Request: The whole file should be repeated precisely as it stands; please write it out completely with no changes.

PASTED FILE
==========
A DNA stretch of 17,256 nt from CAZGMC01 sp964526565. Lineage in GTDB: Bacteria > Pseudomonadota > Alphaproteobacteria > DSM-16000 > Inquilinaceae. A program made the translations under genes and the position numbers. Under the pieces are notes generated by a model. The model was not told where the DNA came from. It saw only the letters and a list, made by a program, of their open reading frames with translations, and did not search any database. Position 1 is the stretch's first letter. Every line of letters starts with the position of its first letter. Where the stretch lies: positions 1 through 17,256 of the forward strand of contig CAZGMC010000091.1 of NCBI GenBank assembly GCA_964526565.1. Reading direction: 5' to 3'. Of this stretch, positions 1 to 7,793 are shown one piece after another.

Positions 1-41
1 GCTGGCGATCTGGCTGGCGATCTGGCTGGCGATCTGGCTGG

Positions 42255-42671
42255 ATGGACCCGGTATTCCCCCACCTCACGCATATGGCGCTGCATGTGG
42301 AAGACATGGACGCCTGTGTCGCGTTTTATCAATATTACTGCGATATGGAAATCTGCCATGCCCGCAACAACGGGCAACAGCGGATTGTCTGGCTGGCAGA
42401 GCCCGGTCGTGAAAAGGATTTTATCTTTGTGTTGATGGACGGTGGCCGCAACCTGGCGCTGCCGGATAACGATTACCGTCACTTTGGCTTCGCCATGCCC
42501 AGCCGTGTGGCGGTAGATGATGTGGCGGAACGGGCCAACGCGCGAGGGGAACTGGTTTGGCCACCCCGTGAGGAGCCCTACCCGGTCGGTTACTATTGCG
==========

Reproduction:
A DNA stretch of 17,256 nt from CAZGMC01 sp964526565. Lineage in GTDB: Bacteria > Pseudomonadota > Alphaproteobacteria > DSM-16000 > Inquilinaceae. A program made the translations under genes and the position numbers. Under the pieces are notes generated by a model. The model was not told where the DNA came from. It saw only the letters and a list, made by a program, of their open reading frames with translations, and did not search any database. Position 1 is the stretch's first letter. Every line of letters starts with the position of its first letter. Where the stretch lies: positions 1 through 17,256 of the forward strand of contig CAZGMC010000091.1 of NCBI GenBank assembly GCA_964526565.1. Reading direction: 5' to 3'. Of this stretch, positions 1 to 7,793 are shown one piece after another.

Positions 1-41
1 GCTGGCGATCTGGCTGGCGATCTGGCTGGCGATCTGGCTGG

Positions 42255-42671
42255 ATGGACCCGGTATTCCCCCACCTCACGCATATGGCGCTGCATGTGG
42301 AAGACATGGACGCCTGTGTCGCGTTTTATCAATATTACTGCGATATGGAAATCTGCCATGCCCGCAACAACGGGCAACAGCGGATTGTCTGGCTGGCAGA
42401 GCCCGGTCGTGAAAAGGATTTTATCTTTGTGTTGATGGACGGTGGCCGCAACCTGGCGCTGCCGGATAACGATTACCGTCACTTTGGCTTCGCCATGCCC
42501 AGCCGTGTGGCGGTAGATGATGTGGCGGAACGGGCCAACGCGCGAGGGGAACTGGTTTGGCCACCCCGTGAGGAGCCCTACCCGGTCGGTTACTATTGCG